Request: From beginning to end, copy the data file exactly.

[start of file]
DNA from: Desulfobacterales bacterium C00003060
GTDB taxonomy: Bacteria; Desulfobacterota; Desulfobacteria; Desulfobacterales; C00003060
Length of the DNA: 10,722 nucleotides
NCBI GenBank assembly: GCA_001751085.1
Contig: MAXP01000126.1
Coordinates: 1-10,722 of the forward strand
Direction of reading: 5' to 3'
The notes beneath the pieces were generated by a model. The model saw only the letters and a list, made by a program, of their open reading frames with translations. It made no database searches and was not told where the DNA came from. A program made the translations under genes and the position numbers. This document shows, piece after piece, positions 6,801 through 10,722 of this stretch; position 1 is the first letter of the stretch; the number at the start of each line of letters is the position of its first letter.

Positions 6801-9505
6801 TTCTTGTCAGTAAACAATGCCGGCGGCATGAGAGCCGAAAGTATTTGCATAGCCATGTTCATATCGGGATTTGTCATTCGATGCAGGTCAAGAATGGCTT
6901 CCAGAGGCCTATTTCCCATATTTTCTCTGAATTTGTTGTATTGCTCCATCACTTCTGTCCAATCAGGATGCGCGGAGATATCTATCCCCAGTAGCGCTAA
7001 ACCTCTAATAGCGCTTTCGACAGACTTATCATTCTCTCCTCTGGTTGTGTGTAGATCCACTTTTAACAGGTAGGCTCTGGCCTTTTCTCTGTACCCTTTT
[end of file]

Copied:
DNA from: Desulfobacterales bacterium C00003060
GTDB taxonomy: Bacteria; Desulfobacterota; Desulfobacteria; Desulfobacterales; C00003060
Length of the DNA: 10,722 nucleotides
NCBI GenBank assembly: GCA_001751085.1
Contig: MAXP01000126.1
Coordinates: 1-10,722 of the forward strand
Direction of reading: 5' to 3'
The notes beneath the pieces were generated by a model. The model saw only the letters and a list, made by a program, of their open reading frames with translations. It made no database searches and was not told where the DNA came from. A program made the translations under genes and the position numbers. This document shows, piece after piece, positions 6,801 through 10,722 of this stretch; position 1 is the first letter of the stretch; the number at the start of each line of letters is the position of its first letter.

Positions 6801-9505
6801 TTCTTGTCAGTAAACAATGCCGGCGGCATGAGAGCCGAAAGTATTTGCATAGCCATGTTCATATCGGGATTTGTCATTCGATGCAGGTCAAGAATGGCTT
6901 CCAGAGGCCTATTTCCCATATTTTCTCTGAATTTGTTGTATTGCTCCATCACTTCTGTCCAATCAGGATGCGCGGAGATATCTATCCCCAGTAGCGCTAA
7001 ACCTCTAATAGCGCTTTCGACAGACTTATCATTCTCTCCTCTGGTTGTGTGTAGATCCACTTTTAACAGGTAGGCTCTGGCCTTTTCTCTGTACCCTTTT